If there’s one thing that Mundaun isn’t, it’s mundane.
The work of Hidden Fields, a one-man studio founded by Swiss programmer Michel Ziegler, Mundaun is a wholly unique horror experience that puts you at unease thanks to its eerie, suffocating atmosphere. Much of that is the result of its art style. You see, also an illustrator, Ziegler has hand-pencilled every single texture you see in the game. It works wonderfully for the most part – nearly every black and white frame looks like a melancholic piece of art. Though it’s the story of Mundaun that will keep you playing until its gripping finale.
Receiving a letter stating that his grandfather has died in a barn fire, Mundaun‘s protagonist, the young Curdin, feels that there’s more to his death. And so he heads to the titular town to see if foul play is indeed at hand. Upon reaching Mundaun, it isn’t long until he finds the burnt-out barn in which his grandfather met his cruel fate, and, upon discovering his body still trapped in the ruins, pledges to free him. It’s not going to be easy, however, as dark forces are working against him.
As Curdin, it’s your goal to make your way up Mundaun mountain to unravel the mystery of your grandad’s death. Along the way, you’ll meet a small number of individuals who may help or hinder you on your journey, and encounter a number of ghastly beings who will attack you on sight. Thankfully, unlike in many other horror games of recent years, Curdin isn’t defenceless. With a pitchfork he can poke at his aggressors, and later on he can acquire his grandad’s rifle and dispatch them at range. Combat isn’t Mundaun‘s strong point, however, and so thanks to its sub-par mechanics, you’re better off avoiding hostile forces altogether where possible.
There are ways you can make yourself more formidable against the dark forces working against you though. Throughout Mundaun you can increase Curdin’s max health by eating food, while his fear resistance can be increased by making coffee. Rifle instruction manual pages can be found, too, increasing Curdin’s shooting accuracy. These upgrades, alongside other useful objects to be found, reward exploration.
There are three distinct areas you’ll explore on your journey, and progression from one to the next will rely on a lot of exploration and problem solving. One puzzle requires you to restore a broken bridge by painting it into reality, for example, while another requires you to solve a code, interacting with musical slabs of meat to unearth an important key from the corpse of a hanging man. Mundaun‘s puzzles are wonderfully old-school – the type you used to find in classic horror games, and so they’re a real highlight.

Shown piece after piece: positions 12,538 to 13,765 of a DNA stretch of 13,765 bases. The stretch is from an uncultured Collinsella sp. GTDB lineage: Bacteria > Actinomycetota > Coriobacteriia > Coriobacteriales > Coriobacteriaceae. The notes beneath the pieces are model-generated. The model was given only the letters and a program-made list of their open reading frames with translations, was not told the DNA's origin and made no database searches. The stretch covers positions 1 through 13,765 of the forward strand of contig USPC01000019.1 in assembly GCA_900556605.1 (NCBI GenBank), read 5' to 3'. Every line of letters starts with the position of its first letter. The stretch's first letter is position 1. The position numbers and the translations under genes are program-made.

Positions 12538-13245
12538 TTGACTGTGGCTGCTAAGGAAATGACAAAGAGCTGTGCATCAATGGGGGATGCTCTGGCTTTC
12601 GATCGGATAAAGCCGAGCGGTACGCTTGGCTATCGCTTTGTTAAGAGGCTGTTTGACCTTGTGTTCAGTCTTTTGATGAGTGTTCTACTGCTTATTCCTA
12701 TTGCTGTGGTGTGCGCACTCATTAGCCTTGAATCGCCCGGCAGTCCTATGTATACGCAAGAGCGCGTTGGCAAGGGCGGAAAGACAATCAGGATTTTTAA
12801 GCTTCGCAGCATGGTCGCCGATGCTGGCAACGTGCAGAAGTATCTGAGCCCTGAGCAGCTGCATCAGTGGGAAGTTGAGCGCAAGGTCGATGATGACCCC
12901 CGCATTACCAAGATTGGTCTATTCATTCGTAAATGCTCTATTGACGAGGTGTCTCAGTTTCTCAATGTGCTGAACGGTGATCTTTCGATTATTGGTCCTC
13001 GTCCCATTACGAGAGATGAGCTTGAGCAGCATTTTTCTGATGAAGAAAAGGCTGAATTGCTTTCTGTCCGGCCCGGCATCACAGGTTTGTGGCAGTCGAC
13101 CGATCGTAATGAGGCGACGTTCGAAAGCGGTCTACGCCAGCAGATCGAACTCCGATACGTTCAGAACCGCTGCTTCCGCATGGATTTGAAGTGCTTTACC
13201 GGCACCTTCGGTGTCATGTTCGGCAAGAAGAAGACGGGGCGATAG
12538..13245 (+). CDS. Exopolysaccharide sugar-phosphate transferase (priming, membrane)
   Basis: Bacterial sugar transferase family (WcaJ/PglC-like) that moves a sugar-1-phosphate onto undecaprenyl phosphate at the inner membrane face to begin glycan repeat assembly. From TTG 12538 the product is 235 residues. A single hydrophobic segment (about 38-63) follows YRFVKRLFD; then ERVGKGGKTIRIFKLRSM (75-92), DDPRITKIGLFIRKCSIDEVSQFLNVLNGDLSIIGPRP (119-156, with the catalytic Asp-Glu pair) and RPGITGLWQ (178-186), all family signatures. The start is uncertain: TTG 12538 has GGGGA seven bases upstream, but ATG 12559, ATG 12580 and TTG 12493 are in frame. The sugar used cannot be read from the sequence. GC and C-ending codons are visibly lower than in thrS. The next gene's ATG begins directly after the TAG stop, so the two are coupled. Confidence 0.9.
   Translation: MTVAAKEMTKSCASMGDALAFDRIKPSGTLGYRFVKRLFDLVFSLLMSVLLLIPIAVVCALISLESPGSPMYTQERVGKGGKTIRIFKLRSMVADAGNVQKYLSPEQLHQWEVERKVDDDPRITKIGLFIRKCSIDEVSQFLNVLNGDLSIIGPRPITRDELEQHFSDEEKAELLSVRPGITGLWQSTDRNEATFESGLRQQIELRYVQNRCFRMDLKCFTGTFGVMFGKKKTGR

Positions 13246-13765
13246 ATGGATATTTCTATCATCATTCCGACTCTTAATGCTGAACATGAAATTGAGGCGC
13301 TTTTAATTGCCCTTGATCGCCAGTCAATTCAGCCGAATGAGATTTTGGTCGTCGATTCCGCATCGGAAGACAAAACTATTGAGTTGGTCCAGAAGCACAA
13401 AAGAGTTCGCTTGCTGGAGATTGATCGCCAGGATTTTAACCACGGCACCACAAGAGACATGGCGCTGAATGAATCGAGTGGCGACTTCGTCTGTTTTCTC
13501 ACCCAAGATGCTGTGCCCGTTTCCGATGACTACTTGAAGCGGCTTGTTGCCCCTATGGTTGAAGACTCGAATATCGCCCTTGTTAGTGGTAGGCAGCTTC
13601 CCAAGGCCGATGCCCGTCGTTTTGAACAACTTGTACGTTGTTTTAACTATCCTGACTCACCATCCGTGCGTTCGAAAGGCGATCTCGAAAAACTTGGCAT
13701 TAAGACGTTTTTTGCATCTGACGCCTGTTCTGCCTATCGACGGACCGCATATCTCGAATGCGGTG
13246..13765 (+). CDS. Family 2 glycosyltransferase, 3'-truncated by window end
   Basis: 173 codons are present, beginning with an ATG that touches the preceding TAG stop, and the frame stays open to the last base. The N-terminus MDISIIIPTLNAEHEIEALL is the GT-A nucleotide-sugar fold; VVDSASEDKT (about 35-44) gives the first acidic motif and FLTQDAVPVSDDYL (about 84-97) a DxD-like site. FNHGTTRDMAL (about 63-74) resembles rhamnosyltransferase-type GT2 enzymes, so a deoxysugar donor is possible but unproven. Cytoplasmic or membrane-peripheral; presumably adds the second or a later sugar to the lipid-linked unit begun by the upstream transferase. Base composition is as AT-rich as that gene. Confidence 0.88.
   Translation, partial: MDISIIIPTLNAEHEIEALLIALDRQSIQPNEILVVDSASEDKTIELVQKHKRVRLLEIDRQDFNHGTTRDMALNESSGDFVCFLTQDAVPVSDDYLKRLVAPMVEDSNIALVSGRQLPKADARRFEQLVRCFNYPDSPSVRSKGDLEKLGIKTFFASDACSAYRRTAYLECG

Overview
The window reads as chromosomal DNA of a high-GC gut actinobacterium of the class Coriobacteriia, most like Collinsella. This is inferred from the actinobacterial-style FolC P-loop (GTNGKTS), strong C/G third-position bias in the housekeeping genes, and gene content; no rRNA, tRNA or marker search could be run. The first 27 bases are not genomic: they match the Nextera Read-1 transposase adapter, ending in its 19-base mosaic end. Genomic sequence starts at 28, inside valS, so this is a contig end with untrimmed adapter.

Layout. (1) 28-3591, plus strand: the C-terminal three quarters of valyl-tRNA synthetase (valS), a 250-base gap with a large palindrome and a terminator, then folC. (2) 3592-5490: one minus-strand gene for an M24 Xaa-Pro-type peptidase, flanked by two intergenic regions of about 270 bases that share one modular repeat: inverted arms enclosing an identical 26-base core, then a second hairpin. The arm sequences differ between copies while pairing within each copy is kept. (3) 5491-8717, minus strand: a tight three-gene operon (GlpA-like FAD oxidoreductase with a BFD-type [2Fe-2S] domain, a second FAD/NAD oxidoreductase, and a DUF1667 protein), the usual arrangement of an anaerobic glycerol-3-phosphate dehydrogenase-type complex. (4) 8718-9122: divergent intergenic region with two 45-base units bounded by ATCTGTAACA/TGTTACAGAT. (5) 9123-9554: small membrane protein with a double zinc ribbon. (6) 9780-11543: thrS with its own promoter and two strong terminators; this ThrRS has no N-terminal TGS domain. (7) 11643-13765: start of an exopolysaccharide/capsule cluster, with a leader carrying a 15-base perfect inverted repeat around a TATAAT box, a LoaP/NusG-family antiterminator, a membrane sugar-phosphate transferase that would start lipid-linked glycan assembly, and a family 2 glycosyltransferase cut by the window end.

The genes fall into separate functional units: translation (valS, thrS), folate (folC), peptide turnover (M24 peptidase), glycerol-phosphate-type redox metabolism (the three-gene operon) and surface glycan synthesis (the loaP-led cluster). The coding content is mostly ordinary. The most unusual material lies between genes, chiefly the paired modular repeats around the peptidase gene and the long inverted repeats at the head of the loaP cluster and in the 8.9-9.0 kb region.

What’s not so great about Mundaun is that there are one or two instances where it can leave you flummoxed as to what to do, or where to go, next. I got myself into a situation where a road block prevented me from progressing further up the mountain, and Curdin wouldn’t shut up about about it. Checking my journal, it appeared to be my next goal, just before finding a bunker. In fact, finding the bunker was key to removing the roadblock, but the location of the bunker itself was so out of the way that I only found it after an hour or so of frustration-filled floundering around in the dark.
Still, such situations are few and far between. The majority of Mundaun goes by in a seamless manner, albeit with you constantly on the edge of your seat. There are moments where you can let your hair down, racing a sledge down a slope or driving your Muvel from one area to the next, for example, but nearly every other minute you’re left with a feeling of unease, permeating not only from the art style, but also the game’s sombre soundtrack and dark narrative. The Swiss German voice acting is a masterstroke, too, adding yet more atmosphere to the proceedings.
It’s just a shame that on PS4 (and PS5), Mundaun‘s visual presentation brings the atmosphere down a little. While the hand-drawn textures do their job of sucking you into the world wonderfully, the accompanying shadows leave a lot to be desired. Sometimes they’re horrendously blurry, other times so pixelated that you feel like you could prick yourself on their sharp edges. I’ve encountered my fair share of bugs and crashes, too, though they could be PS5-centric.
Despite the issues thrown my way while playing Mundaun, I kept going because it had me hooked. From the opening moments, it had my attention in a vice-like grip. Some aspects of its gameplay threatened to loosen that grip from time to time, but I soon get over them because I wanted to unravel the mystery at the heart of the game. With multiple endings, there’s reason to return, too. Whether you will or not is questionable, but there’s no denying that your first playthrough of this utterly unique experience will stick with you. Mundaun is far from perfect, but it’s destined to be a horror classic.
Mundaun Review: GameSpew’s Score